The project aims to make financial leasing available to smallholder farmers and SMEs in rural areas of East Africa. Acquisition of productive assets among the target beneficiaries’ enables them to generate additional incomes and diversify their income sources. The current phase of the project – funded by Credit Suisse - started in August 2014 and ends in August 2017. Microleasing innovation is an integrated private development support package that involves the participation of financial services providers, including insurance firms, suppliers of productive assets and technical extension and advisory providers. The aim is to support small-scale producers to acquire economically productive assets for income generation and employment creation. The innovation addresses constraints faced by smallholder producers in the acquisition of loans and asset credit, and aims to enhance productivity, grow enterprises and diversify income sources for better and sustainable livelihoods. Swisscontact acts as a market facilitator by conducting feasibility and market studies, convening preliminary dialogues with the necessary stakeholders (e.g. banks, insurance companies, farmer groups and training providers), and supporting the negotiation of contracts between key microleasing parties. Technical support is provided for training financial service providers and farmers, product development and installing monitoring structures. In collaboration with its microleasing partners, Swisscontact assesses the regulatory environment for microleasing in order to ensure that the final design of the products meets the regulatory requirements of a given country. The training needs of farmers are also prioritised in order to maximise outcomes.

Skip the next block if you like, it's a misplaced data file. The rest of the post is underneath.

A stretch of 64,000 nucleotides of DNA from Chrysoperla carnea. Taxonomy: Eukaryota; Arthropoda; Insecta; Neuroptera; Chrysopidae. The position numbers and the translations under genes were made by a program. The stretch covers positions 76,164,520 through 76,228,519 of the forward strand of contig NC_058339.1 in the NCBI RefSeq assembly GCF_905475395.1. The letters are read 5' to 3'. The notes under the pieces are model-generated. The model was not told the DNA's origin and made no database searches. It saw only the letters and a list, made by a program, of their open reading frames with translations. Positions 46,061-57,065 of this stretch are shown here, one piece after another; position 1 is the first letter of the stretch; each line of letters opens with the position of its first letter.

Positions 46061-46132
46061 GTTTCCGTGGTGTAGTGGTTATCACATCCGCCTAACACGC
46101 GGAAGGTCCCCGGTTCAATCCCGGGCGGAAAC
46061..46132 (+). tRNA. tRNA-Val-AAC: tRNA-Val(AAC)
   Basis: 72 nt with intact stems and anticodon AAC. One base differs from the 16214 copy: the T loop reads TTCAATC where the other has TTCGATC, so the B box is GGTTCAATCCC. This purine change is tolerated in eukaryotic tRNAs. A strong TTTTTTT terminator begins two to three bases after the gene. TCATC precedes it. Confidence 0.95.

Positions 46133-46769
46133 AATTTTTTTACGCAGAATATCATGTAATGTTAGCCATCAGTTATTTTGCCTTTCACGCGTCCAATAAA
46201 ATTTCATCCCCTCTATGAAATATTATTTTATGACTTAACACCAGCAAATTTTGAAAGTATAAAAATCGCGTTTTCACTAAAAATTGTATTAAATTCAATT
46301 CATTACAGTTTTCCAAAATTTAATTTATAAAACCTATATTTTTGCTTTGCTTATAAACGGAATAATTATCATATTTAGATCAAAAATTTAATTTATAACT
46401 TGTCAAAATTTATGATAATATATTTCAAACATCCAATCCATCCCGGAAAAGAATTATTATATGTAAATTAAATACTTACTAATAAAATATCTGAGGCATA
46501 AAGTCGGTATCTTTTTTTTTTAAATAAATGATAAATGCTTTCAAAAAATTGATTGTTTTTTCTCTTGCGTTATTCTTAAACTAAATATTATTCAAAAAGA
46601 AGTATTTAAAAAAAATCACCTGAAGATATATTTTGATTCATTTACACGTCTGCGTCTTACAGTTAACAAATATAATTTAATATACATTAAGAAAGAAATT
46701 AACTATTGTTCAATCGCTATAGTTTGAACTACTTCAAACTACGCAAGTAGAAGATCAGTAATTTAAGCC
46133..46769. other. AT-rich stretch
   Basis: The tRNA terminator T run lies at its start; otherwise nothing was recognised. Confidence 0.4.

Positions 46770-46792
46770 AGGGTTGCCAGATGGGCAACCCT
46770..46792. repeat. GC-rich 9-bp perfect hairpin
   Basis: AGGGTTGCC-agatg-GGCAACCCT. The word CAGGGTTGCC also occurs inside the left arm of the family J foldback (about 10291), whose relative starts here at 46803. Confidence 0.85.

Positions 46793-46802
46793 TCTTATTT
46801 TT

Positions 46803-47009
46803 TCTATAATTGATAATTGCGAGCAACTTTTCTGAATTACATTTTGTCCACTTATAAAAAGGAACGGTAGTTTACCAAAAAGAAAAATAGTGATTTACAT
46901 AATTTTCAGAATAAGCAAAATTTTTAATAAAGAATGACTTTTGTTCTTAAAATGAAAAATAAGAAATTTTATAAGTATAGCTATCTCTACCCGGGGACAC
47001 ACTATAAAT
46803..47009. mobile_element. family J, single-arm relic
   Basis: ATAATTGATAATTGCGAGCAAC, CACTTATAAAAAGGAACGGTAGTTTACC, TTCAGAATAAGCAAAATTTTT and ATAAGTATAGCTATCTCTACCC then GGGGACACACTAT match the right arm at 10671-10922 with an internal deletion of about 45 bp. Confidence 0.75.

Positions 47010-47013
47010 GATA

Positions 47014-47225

Highlights 2015 • 3,533 smallholder farmers in Kenya, Tanzania and Uganda were reached with training on microleasing procedures, farming techniques, value addition and entrepreneurship. • 298 Business Development officers were trained to facilitate microleasing. • A feasibility study was undertaken to introduce the microleasing project in Rwanda. • Farmers in Kenya, Tanzania and Uganda benefitted from 16,146 new leases of productive assets valued at USD 8,934,678. • According to an impact assessment undertaken in August 2015, the average additional income for beneficiaries of asset leasing was USD 1,331 per year.
Central, East and Southern Africa Regional Report 2015